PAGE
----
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PHOTO ESSAY: Jerusalem protest

The experience of racism isn’t mine to tell, but it is my time to listen in on others’ stories, time to grow outspoken, time to raise the standards of respect

I was asked to blog these photos.

I fought against writing anything — can’t I just post the pictures? — this isn’t my story to tell.

I am a Jewish, white, mom in Jerusalem.

I am not a black man getting pulled over by cops in Chicago for a broken taillight, scared for my life.

I am not a black mother, raising my children to make eye contact, keep your hood down, don’t hold your wallet.

Nor a black grandmother, despairing over the never ending cycles of racism and protests, marches and bill passing — nothing that seems to make anything better.

But no matter the country, or the context, I realize I have been complicit.

I have heard slurs and words spoken over cholent at the shul kiddush. I’ve heard teachers in school make snide degrading comments. I’ve read comics geared towards ultra-Othodox children with racist stereotypes and tropes.

As a Jewish white mom born and raised in Los Angeles, raising my children in Israel, this isn’t my story to tell, but it is my time — time to listen in to others’ experiences, and listen out in my own environments. Time to grow outspoken and stubborn, to raise the standards and raise respect wherever possible.

Today, my dear friend, Batyah Delmoor, led a local Jerusalem protest.

As we gathered with our cardboard signboards, kneeled together in introspection, and soul-danced in the park, I was struck wordless, awed and humbled by the outpouring of support.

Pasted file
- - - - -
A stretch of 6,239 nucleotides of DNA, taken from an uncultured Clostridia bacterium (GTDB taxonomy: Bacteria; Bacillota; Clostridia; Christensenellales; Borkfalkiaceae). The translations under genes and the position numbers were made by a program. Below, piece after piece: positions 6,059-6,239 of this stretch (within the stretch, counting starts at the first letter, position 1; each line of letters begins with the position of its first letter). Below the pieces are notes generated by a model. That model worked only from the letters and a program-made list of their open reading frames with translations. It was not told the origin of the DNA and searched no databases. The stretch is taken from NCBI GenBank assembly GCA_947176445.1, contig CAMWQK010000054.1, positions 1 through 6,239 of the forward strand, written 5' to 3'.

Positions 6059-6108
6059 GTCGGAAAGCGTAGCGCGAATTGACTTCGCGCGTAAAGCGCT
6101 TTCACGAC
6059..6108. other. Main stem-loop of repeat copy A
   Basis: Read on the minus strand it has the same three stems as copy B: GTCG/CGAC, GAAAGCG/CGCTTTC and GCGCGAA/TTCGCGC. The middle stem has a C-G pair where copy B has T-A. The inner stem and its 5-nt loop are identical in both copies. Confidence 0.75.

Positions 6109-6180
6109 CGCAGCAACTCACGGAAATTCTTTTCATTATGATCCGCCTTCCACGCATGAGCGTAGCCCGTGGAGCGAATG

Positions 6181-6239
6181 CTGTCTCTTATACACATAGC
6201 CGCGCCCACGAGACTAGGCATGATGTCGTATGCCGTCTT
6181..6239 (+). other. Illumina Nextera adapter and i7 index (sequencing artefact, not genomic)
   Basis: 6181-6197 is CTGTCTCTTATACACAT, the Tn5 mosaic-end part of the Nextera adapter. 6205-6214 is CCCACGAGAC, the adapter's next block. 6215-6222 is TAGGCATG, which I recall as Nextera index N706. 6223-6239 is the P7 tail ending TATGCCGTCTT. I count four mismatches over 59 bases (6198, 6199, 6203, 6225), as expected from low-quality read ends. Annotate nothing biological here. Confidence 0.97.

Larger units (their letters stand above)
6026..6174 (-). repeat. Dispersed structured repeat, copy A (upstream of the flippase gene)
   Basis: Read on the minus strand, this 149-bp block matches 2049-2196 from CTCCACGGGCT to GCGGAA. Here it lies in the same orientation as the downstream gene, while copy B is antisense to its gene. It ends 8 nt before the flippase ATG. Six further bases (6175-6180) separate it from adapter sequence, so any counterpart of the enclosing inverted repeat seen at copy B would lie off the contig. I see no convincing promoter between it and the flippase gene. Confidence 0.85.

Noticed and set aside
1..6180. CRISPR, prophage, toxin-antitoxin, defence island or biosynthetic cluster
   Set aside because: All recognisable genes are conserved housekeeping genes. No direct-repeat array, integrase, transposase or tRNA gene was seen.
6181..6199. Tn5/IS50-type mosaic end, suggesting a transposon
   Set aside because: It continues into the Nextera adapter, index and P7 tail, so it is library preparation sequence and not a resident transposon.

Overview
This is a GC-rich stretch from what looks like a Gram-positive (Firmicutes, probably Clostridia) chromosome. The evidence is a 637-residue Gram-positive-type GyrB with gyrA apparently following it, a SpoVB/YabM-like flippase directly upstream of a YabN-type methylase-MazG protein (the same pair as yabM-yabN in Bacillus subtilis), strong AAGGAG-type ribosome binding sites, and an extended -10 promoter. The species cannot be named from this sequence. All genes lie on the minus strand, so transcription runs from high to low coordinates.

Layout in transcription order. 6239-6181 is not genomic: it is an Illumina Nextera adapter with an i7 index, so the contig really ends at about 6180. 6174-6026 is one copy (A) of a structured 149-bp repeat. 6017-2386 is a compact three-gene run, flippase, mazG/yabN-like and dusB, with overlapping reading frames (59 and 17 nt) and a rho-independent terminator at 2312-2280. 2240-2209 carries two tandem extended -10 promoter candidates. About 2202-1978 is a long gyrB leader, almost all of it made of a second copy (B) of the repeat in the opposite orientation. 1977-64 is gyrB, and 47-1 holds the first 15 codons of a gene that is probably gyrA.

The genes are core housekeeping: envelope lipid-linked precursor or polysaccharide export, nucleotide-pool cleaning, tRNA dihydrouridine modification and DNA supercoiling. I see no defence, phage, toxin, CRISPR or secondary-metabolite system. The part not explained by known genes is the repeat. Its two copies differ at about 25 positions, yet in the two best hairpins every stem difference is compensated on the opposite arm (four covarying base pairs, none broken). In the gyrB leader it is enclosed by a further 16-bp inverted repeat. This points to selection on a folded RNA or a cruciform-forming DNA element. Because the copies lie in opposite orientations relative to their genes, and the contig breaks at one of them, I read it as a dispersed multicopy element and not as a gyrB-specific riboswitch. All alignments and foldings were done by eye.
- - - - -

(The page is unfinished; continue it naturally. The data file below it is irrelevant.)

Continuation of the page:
Jerusalem is a city rife with international conflict, and today, right in the heart-center of this city, every spectrum of the religious and political divides came together in a passionate and peaceful protest against police brutality.

Today we affirmed that we cannot stay silent when an autistic boy is shot on his way to school, that Jews and Arabs — and even yes, settlers and left-wingers — can come together and say we need #JusticeforIyad.

We cannot watch the news and simply change the channel when yet another black man is killed under police custody, that nothing matters until Black Lives Matter.

I hope, and pray — and commit to actionable steps as well — that today marks a change, where we stand up for human rights. Where our actions, large and small, create a better world.

About the Author
Tzipora is a photographer whose art is dedicated to the inspiring forces in her life: family, feminism, and Judaism. she resides in Jerusalem where she creates, narrates, and advocates all while raising her beautiful brood.
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